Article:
The Navy base itself is an oddity, a 45-square-mile bit of America-controlled territory in southeastern Cuba, a spoil of the Spanish American War. Theodore Roosevelt and Cuba signed a lease for the base shortly after that war ended. The lease is perpetual and can only be terminated by mutual agreement. The U.S. pays an annual “rent” of $4,085. For decades, Fidel Castro refused to cash the checks.
The system under which the hearings are held, called a military commission, employs a combination of features from the federal courts, military courts martial and ad hoc rules and procedures devised along the way.
The combination has yielded a procedural mess. It’s less like a federal criminal trial than a slow-motion circus. To wit:
• The FBI several years ago placed an informant on one of the defense teams.
• It was determined that someone, probably within the CIA, monitors the proceedings in real time and once shut down a hearing because of a presumed danger of classified information being revealed.
• Listening devices were found in a room where defense attorneys meet with their clients. One of those meeting rooms, it was discovered last year, was part of a former black site.
• The Marine general who heads the defense teams was placed under house arrest last year.
• A black site the court had ordered to be preserved as potential evidence was destroyed.
• Several people the prosecution intended to call as witnesses have died.
• The entire court travels together in a charter aircraft for the hearings; in 2017 their flight nearly crashed landing in a heavy wind.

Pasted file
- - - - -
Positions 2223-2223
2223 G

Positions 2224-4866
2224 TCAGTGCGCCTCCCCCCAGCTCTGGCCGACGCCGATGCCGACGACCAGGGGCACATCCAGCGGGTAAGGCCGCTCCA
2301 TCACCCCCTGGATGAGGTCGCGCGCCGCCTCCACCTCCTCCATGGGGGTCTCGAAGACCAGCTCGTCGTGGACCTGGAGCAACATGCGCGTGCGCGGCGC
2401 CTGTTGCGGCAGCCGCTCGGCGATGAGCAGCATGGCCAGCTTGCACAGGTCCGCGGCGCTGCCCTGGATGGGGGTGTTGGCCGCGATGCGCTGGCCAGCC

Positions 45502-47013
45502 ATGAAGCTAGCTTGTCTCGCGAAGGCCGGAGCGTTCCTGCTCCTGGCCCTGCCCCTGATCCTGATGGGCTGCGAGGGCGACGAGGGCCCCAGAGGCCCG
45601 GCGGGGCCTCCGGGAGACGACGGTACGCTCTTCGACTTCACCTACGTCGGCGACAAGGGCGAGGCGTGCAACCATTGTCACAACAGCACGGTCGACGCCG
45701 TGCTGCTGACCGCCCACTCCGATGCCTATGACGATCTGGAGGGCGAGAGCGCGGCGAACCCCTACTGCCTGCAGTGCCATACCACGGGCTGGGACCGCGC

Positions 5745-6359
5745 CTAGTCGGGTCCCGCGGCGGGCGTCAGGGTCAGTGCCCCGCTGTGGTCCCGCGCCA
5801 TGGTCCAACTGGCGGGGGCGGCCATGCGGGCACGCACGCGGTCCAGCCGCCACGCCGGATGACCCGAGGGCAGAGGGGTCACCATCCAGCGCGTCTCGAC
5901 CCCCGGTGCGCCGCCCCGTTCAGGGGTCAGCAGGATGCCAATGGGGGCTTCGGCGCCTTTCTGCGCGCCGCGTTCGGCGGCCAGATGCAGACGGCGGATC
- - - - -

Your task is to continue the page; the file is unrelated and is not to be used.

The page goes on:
• Because the crimes carry a potential death penalty sentence, each of the lead attorneys for the defendants has to have experience trying capital cases. An entire slate of hearings had to be canceled because one of those attorneys broke her arm and couldn’t travel.
• Defense lawyers are unable to talk with their clients about anything the government decides is classified. For years, this included all issues having to do with the prisoners’ treatment past or present. Anything that happened to the defendants while in American custody was considered presumptively classified.
This is a heavily edited selection form a very long list of oddities. The ultimate strangeness is the substance of the proceedings themselves. There is little doubt that KSM is guilty of planning and managing the attacks of 9/11 and several other attacks different and less horrible only in scale. His guilt will not be argued at trial. Instead, the trial and the pre-trial that has preceded it for years will be focused not on what he has done but on what was done to him as a result.
Terry McDermott, a Times reporter from 1998 to 2009, is the coauthor of “The Hunt for KSM: Inside the Pursuit and Takedown of the Real 9/11 Mastermind, Khalid Sheikh Mohammed.”